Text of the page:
Freelancers’ Questions: How to handle clients who cancel projects?

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Freelancer’s Question: I joined a website design project for a client. I asked him to deposit 50% of the project's money. I sent draft designs; they were almost complete. Suddenly, the client said he met a financial problem and cancelled the project.

We didn't sign any contracts. I couldn't get the remaining amount but I think I deserve more than the 50% deposit. What should I, or can I do? And how should I handle cancellations in future? I’m interested in written terms to protect me suffering the same fate again,

Expert’s Answer: Freelancers are unfortunately quite exposed to risks like this and it can be tricky to strike a balance between protecting yourself and being fair to the client. After all, you don’t want to scare them off by asking for too much money upfront!

In this case, you asked for 50%, which is an excellent mid-way point as in the majority of cases, this should cover your absolute minimum costs if the worst happens.

However, you understandably want to be paid for more than just the bare minimum if a client cancels a project.

The key, as you rightly identify, is getting something in writing.

A formal written contract with this client would have given you the right to invoice them for time spent, or retain ownership of the work you’ve done in the event that the project gets cancelled. A contract may also potentially allow you to repurpose some of the work for someone else, or retain it as leverage in case your client comes back to you in the future.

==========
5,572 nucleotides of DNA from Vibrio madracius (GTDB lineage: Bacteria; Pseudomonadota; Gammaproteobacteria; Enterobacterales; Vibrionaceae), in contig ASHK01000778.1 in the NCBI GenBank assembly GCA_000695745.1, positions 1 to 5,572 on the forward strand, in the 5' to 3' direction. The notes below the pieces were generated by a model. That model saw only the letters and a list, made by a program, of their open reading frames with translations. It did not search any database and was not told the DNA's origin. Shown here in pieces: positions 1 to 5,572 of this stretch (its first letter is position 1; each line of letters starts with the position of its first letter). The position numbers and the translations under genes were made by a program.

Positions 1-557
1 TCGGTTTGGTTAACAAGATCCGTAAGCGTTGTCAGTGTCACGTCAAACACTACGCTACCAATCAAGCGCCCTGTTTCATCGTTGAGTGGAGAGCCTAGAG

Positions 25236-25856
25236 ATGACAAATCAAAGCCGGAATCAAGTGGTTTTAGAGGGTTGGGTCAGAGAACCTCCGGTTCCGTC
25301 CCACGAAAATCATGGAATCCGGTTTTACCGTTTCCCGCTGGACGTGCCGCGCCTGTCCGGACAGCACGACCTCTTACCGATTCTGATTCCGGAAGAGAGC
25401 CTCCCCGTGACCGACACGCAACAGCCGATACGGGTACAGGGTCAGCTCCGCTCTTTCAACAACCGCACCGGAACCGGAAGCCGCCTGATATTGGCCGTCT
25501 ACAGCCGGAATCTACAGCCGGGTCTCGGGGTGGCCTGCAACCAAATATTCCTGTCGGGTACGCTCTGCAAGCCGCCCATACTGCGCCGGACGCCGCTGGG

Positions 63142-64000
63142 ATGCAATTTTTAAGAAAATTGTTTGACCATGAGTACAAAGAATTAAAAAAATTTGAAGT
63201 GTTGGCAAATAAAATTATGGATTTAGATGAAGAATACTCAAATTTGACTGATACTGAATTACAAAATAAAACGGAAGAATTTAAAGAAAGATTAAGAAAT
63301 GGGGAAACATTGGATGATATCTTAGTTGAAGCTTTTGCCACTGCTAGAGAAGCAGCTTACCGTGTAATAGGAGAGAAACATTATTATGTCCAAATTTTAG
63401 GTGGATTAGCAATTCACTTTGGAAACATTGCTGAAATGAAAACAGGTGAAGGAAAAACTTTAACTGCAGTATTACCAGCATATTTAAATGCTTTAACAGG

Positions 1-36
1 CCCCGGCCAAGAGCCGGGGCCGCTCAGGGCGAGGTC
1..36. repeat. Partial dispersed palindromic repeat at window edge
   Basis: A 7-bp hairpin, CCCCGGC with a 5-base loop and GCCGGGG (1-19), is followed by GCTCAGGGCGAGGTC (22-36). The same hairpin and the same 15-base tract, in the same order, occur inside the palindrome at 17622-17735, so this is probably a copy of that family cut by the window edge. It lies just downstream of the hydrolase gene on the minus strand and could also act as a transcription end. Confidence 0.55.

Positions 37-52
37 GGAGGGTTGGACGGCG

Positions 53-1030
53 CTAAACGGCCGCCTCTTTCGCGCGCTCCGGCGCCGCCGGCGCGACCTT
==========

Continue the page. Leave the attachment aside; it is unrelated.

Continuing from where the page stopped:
As you don’t have a contract with this particular client, you have fewer options.

In our experience, it’s usually very difficult to claim any money back without having something in writing and without this, you really are reliant on the good will of your client to pay more if you ask.

Remember: contracts are not just about getting paid. Yes, they should define your payment terms, like the length of time clients have to pay, but they should also give you the rights to protect your works and your financial position in situations like this.

Getting your terms and conditions drawn up by a legal professional is indeed the only way to ensure they are enforceable in court. But don’t skimp by pinching someone else’s terms, don’t write them yourself from scratch, and don’t use an online template.

This is because the amount you spend on getting a legally watertight contract drawn up is a sound investment. It’s actually one no business can do without. With a sound and legally enforceable contract, the next time you come across a client that doesn’t pay what they owe, you’ll be able to proceed to collections and potentially court without delay.

Whereas if you skimp on this, and don’t get proper legal terms drawn up, you’ll inevitably find that a keen solicitor – acting on behalf of the client -- can trample over your supposed contract in court, and potentially cost you considerably more in the long run with wasted legal costs and a debt you are unable to collect.

The expert was Adam Home of Safe Collections Ltd, a specialist in debt recovery for unpaid freelancers and self-employed sole traders suffering from late payment.

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